7 | Stamp Duty

The transfer of shares of a Singapore company attracts stamp duty which is payable at the prevailing rate at the time of the transfer. Such stamp duty is payable within 14 days of the execution of the document evidencing transfer in Singapore or 30 days of its receipt into Singapore if the document was executed outside Singapore. Registration fees are also chargeable in respect of the registration of certain security documents granted by a Singapore company at the Accounting and Corporate Regulatory Authority in Singapore (ACRA). The time period for the registration of a security document depends on whether the said document is executed inside or outside Singapore but failure to register the security document with ACRA will mean that the security document will be void against the liquidator and other creditors of the Singapore company.

8 | Security over Aircraft

Singapore law recognises the creation of security over a moveable object such as an aircraft. As stated above, parties are generally free to choose the law governing an aircraft mortgage. However, it should be noted that the validity of the transfer of title to a tangible movable (for example an aircraft) and its effect on the proprietary rights of the parties thereto and of those claiming under them, are likely to be governed by the laws of the country where that aircraft is located at the time of the transfer (i.e. the lex situs). Parties should therefore ensure that the aircraft is located where the chosen law of the transfer applies at the time of the creation of the aircraft mortgage. An aircraft mortgage granted by a Singapore company will be registrable with the International Registry pursuant to the Cape Town Act and we would also recommend that it be registered with ACRA (although such registration is not mandatory pursuant to s 131 of the Companies Act (Chapter 50)).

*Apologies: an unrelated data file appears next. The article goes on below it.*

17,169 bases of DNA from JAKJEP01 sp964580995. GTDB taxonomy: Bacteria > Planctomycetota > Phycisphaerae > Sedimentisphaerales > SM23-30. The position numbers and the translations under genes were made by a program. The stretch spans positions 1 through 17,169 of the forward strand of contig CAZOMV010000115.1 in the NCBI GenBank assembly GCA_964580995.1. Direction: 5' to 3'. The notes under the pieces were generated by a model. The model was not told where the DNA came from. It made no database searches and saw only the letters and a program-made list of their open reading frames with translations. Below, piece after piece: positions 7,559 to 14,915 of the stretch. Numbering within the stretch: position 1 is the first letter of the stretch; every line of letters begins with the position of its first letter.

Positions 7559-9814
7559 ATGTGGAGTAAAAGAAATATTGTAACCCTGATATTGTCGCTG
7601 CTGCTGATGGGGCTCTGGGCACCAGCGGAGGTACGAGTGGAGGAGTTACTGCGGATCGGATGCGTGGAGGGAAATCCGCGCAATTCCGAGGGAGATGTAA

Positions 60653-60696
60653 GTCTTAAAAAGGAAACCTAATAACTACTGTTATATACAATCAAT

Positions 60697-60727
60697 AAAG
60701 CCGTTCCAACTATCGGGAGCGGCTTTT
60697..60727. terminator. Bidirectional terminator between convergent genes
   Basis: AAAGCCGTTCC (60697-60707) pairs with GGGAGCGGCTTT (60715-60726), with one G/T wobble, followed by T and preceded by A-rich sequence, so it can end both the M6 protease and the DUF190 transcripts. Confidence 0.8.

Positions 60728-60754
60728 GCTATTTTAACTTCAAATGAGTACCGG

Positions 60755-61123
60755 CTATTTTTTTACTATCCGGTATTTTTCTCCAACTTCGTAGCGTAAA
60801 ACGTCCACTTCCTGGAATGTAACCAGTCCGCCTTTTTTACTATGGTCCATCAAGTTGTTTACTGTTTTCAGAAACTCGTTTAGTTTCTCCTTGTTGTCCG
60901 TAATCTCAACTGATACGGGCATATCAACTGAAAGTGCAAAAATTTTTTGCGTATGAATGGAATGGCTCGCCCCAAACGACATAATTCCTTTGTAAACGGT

9 | Repossession and Deregistration